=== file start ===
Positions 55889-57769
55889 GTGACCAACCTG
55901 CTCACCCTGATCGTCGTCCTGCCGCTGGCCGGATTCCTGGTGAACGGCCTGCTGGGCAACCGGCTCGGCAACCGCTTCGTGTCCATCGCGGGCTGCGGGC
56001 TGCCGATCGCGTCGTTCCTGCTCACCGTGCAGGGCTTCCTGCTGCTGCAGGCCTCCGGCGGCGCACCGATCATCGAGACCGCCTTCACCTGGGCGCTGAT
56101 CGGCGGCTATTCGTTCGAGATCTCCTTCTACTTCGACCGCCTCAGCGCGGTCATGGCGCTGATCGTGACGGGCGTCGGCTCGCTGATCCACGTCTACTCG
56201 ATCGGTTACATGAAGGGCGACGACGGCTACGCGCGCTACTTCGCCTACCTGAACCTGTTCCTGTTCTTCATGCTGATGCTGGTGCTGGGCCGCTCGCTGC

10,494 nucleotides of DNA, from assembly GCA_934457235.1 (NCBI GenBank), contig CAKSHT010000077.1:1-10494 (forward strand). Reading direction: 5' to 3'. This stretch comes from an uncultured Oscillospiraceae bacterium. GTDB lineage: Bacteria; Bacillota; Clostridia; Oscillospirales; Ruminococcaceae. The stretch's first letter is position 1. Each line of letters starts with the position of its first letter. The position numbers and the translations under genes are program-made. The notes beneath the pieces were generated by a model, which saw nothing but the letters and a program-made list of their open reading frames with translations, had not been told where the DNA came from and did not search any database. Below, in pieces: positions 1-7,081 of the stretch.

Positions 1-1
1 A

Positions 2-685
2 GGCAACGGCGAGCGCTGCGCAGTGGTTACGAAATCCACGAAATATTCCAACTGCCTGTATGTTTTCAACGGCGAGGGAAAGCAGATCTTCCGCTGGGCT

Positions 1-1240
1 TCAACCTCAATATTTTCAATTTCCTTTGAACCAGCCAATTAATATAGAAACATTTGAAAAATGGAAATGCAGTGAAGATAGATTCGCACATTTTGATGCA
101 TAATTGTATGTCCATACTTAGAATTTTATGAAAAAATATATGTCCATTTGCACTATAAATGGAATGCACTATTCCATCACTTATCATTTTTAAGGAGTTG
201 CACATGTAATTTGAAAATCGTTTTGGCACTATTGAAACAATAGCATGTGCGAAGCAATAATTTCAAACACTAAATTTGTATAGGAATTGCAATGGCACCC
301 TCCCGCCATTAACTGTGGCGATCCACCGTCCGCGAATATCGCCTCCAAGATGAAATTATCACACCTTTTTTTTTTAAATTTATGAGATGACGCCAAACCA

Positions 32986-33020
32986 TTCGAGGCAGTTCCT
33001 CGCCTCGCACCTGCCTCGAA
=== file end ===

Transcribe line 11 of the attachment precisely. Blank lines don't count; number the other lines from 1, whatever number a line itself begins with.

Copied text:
2 GGCAACGGCGAGCGCTGCGCAGTGGTTACGAAATCCACGAAATATTCCAACTGCCTGTATGTTTTCAACGGCGAGGGAAAGCAGATCTTCCGCTGGGCT